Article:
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I can fully understand Yusof Hussein's lament about taxes being imposed on the benefits accruing from Employee Share Option Schemes, after all, who does not want to reduce taxes wherever possible? But I regret to say that the basic grounds of his opposition to the liability of ESOS benefits is incorrect.

Yusof holds that "ESOS is part of the benefits given to loyal and dedicated staff. Surely, it has to be discounted because this is part of their benefit." It is precisely for this reason that they are taxable! What the employees in effect enjoy is the savings they make from buying shares at a price lower than the prevailing market rate. Such savings is the gift or allowance that the employer gives them by selling the shares cheaper. So why should the employees be not taxed? The savings are as much as their income as increments and bonuses are.

Yusof can draw some comfort from the amendment made in the 2006 Budget. Now, dependent on the change that the shares may undergo, there may be no benefit at all deemed to be enjoyed by him and therefore there would be nothing to tax him on. Previously, as long as the employee exercised his ESOS option even at a time when the "benefit' enjoyed by him had eroded considerably, he would have been slapped with tax on his original deemed benefit.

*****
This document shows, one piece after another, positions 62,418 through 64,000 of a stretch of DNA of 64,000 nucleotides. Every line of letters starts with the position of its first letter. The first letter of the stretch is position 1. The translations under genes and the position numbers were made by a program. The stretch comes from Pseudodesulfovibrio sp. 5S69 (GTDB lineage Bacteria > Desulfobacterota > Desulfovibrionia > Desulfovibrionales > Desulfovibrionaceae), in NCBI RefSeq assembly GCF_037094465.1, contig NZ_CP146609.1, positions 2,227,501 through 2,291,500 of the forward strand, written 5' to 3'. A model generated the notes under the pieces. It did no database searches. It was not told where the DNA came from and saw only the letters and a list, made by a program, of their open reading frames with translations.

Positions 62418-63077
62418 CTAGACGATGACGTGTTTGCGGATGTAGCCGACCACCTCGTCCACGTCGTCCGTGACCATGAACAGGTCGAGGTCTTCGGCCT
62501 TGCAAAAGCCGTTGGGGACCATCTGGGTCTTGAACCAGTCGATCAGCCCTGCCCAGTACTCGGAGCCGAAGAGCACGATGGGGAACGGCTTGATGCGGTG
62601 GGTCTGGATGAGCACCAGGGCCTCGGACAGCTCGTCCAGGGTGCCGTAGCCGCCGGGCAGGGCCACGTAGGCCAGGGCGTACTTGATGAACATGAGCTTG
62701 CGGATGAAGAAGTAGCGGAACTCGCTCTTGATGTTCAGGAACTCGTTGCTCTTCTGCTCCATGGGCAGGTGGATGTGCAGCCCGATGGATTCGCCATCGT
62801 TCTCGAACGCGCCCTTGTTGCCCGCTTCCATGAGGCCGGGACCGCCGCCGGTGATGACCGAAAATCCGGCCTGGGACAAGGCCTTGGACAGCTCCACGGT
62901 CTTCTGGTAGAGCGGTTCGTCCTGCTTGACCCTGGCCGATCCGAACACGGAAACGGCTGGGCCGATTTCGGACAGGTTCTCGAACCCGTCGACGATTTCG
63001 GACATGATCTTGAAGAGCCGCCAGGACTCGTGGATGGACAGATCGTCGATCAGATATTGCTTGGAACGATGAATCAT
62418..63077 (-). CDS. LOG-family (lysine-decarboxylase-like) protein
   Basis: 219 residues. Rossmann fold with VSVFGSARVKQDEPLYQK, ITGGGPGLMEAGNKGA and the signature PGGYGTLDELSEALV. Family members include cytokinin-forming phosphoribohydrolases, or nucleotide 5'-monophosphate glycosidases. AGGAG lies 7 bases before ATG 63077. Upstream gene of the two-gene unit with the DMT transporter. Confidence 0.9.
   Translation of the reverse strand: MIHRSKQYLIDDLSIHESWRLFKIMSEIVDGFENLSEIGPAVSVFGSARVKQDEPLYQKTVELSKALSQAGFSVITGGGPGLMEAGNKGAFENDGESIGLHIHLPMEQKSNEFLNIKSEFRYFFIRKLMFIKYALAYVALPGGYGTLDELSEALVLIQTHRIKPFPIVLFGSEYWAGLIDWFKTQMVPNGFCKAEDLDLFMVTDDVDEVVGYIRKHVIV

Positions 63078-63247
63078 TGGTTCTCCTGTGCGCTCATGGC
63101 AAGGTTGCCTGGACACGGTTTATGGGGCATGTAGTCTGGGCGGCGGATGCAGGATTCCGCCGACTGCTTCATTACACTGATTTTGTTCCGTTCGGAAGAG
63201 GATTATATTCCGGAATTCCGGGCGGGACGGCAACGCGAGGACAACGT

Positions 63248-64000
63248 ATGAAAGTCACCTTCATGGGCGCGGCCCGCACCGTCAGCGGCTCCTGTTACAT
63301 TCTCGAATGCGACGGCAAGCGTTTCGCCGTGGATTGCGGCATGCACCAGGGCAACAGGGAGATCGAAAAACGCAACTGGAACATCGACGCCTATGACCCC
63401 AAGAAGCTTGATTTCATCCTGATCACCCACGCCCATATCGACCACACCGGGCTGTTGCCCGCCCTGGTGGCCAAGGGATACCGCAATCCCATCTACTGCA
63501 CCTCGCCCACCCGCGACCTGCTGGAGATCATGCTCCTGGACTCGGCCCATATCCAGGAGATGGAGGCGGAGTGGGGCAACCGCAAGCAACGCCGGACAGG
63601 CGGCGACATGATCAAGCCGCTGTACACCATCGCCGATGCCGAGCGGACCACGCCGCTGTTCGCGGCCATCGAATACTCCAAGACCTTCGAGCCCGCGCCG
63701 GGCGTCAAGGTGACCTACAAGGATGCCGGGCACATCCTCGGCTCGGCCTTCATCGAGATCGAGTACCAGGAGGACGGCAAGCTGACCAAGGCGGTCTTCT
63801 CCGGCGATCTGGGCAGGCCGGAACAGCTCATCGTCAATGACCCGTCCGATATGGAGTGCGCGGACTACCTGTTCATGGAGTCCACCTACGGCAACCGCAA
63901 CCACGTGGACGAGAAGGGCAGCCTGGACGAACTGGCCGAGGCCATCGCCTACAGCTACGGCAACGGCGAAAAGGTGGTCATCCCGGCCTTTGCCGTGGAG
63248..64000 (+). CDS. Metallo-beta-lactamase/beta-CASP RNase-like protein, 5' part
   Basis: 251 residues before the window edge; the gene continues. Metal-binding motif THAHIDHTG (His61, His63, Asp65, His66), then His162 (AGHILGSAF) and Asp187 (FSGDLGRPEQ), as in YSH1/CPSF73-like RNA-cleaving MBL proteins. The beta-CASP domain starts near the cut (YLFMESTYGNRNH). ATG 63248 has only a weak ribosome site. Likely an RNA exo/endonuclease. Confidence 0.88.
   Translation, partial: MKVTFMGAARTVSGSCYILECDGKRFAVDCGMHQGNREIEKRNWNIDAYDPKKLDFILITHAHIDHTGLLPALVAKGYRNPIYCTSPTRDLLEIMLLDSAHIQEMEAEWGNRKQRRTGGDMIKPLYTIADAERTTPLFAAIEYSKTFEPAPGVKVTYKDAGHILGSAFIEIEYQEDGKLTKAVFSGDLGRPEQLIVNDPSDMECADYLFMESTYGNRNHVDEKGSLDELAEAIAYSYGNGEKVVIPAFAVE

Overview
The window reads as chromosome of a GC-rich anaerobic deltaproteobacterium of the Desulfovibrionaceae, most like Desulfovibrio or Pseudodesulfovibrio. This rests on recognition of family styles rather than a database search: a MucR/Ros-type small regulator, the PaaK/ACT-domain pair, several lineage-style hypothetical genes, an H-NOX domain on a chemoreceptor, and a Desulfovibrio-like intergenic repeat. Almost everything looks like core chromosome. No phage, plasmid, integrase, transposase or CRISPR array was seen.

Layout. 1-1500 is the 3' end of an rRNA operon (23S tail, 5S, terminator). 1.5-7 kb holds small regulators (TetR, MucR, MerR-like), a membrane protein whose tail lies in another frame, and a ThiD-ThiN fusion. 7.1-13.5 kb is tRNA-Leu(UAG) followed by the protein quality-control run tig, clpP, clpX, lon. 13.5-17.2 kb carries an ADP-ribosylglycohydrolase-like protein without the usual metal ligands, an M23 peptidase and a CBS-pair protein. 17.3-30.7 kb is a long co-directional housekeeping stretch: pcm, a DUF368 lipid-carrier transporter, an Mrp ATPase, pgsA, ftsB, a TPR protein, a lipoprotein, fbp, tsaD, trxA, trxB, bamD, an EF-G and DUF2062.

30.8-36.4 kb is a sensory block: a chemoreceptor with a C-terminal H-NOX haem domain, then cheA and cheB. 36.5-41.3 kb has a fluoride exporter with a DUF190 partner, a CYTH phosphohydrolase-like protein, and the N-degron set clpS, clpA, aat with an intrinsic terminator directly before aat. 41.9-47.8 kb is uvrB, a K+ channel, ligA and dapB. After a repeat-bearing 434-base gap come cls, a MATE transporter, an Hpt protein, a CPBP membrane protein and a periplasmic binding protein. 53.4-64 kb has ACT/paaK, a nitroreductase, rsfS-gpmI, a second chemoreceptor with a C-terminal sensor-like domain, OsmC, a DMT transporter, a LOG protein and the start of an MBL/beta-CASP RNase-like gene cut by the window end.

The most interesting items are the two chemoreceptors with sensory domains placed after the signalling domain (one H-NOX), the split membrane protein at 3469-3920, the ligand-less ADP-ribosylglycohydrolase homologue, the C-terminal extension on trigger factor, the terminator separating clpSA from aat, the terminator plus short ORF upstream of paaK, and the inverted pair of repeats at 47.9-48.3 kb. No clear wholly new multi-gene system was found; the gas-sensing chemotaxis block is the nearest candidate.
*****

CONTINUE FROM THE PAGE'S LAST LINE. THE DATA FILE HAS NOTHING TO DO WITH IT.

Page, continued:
Perhaps what we should do is to charge tax on persons who take suspicious loans to buy shares in any company under dubious arrangements. In fact, higher taxes should be imposed if such persons further attempt to squeal out of situations where they are caught with their hands in the till by claiming heroic motives to themselves. That would be the best avenue to adopt.